Female stunt driver reveals Hollywood's biggest secrets from 'challenge' of being lit on fire to 'high stakes' of stunts | The Sun
CRAZY car chases, being set on fire and jumping off buildings.
Zandara Kennedy certainly leads a life less ordinary as one of Hollywood's most prominent stuntwomen.
And the Canadian daredevil has given The U.S. Sun a fascinating, and terrifying, insight into the dangers and excitement of her crazy, adrenaline fueled day job.
Zandara specializes in stunt driving and later this year will compete in Formula Drift, the world championships of drifting – a driving style which the driver uses the throttle, brakes, clutch, gear shifting and steering to keep the car in a state of oversteer while spectacularly sliding around the corners.
She calls it the 'figure skating' of motorsport. Fire stunts are also a specialty.
Drifting is her focus right now – but her resume is bursting with film and TV appearances on the likes of X-Men, Deadpool and Fear The Walking Dead.
She has also stunt doubled for stars like Anne Heche, Uma Thurman and Gillian Anderson to name but a few.
After breaking her arm as a 14 year-old performing circus stunts, Zandara set her sights on the entertainment industry.
At 19, she attended the Motion Picture Driving Clinic founded by legendary stuntman Rick Seaman and got her first big break working on a Stephen Segal movie being filmed in her native Canada.
It's not easy to get a break, especially with the stakes so high – but Zandara aced it.
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"It's a big leap of faith for a stunt coordinator to hire someone to do something," she said.
Not all productions have massive budgets so the pressure is on to get it right first time around. There's only so many cars someone can smash up in a day.
"It's one thing to know how to do something technically and maybe be able to do it with a couple of tries, but we don't really have that luxury on a film set," she continued.
"And then of course, you're hiring a person. You want to know that they're going to do the job immediately , get it in the first take, because time is money.
"A lot of times we only build one or or two of an item as well. If you're supposed to crash into a florist or something, you only have so many resets and each one costs money."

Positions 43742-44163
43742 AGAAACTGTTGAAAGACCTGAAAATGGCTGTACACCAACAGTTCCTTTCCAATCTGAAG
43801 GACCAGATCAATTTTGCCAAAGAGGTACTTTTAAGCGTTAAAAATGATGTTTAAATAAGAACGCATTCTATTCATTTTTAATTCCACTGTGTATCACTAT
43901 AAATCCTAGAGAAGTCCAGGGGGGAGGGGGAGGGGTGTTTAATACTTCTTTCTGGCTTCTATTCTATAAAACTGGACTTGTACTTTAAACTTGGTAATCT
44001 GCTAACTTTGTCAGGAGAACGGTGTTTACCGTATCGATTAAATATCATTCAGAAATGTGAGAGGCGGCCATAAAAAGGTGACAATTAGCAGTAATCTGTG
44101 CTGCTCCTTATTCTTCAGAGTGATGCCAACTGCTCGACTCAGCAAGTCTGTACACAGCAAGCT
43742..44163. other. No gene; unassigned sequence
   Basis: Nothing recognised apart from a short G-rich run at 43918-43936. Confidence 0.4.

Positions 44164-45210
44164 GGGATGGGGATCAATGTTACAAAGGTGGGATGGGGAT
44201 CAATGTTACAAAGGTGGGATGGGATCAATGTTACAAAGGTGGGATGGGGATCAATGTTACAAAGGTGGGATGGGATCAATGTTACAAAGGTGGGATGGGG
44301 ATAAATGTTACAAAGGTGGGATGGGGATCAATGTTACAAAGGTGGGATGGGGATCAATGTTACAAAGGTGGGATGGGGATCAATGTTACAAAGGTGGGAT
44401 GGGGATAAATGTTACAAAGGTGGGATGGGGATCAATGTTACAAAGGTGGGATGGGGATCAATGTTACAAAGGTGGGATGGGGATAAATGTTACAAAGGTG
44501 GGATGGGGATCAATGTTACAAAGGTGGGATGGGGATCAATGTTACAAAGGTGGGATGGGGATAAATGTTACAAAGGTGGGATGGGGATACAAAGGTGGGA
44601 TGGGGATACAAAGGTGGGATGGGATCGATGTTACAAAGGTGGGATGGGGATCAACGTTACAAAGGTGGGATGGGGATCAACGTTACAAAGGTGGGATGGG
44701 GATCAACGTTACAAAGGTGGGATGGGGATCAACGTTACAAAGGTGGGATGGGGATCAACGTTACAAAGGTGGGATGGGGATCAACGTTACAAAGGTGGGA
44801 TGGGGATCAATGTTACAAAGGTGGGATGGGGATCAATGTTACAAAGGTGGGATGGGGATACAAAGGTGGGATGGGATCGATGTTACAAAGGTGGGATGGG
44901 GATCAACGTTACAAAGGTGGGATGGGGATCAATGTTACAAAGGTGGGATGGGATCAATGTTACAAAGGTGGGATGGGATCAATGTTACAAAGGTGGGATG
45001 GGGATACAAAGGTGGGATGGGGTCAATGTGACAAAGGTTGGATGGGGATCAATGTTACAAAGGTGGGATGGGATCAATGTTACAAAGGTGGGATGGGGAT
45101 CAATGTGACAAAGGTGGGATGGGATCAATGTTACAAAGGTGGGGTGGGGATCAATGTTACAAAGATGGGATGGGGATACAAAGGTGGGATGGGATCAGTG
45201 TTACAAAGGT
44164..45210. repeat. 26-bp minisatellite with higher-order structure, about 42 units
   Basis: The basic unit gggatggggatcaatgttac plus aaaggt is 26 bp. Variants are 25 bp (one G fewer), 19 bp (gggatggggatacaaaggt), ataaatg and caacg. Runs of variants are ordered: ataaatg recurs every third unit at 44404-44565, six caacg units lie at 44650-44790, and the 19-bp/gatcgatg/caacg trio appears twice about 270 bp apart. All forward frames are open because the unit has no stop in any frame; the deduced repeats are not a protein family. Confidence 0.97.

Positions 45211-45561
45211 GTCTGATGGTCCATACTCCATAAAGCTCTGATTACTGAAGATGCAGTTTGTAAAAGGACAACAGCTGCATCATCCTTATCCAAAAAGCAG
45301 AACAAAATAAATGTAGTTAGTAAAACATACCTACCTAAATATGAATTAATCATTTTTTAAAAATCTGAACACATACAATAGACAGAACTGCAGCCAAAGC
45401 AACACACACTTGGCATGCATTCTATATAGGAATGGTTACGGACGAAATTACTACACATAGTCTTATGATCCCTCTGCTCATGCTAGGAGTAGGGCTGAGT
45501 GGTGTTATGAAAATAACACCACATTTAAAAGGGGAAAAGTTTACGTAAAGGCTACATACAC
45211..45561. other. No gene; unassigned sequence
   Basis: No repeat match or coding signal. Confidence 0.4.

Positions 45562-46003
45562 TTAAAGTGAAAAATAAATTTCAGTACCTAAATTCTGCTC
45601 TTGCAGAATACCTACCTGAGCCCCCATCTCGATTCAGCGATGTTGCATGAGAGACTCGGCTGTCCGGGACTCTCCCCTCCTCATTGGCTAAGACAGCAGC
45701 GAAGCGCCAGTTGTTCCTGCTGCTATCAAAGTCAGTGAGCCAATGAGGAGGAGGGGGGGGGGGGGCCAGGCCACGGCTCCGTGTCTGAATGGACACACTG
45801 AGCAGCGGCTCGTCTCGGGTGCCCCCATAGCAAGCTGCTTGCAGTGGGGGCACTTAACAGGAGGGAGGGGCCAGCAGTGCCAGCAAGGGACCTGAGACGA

Zandara has no problem with hurling herself of a roof or building, either.
But surely, even a professional stuntwoman must get scared?
The key, she says, is not to overthink anything.
"Obviously we think about the details when we're planning how to make it safe, but any amount of kind of rumination beyond that kind of can really easily turn towards anxiety," said Zandara.
"For me and for many of the performance that I know, we sort of manage that stress by just existing adjacent to it, but not repeatedly focusing on what we're gonna have to do until we can actually do it and have something to do."
Cars are her strong suit – Zandara is also a mechanic who works on her own rides – and has perfected how to crash safely.
It may all be part of the job – but it still hurts.
"You know it's coming, but you have to pretend it isn't," she said of the mental approach taken.
"Being T-boned are definitely the worst. It's just not a way your body likes to move. Those have always been the least pleasant for me."
Funnily enough, setting yourself on fire also requires incredible mental strength and focus.
"The first one is definitely shocking," she recalls.
"There's something very primal about how your brain reacts to fire. My first fire burn was in training, so it wasn't as big of a deal.
"But you are moving a lot faster than you think. I find the biggest challenge with fire is slowing your brain down enough to extend it because often you'll finish the action before you actually get hot."
Zandara's friend and fellow fire stunt person Colin Decker is the world record holder for the longest ever full-body burn – a quite incredible three minutes and 27 burning from head to toe.
She's not ready to follow his lead but will never shy away from anything.
"I have always loved pushing my own physical limits,"she said.
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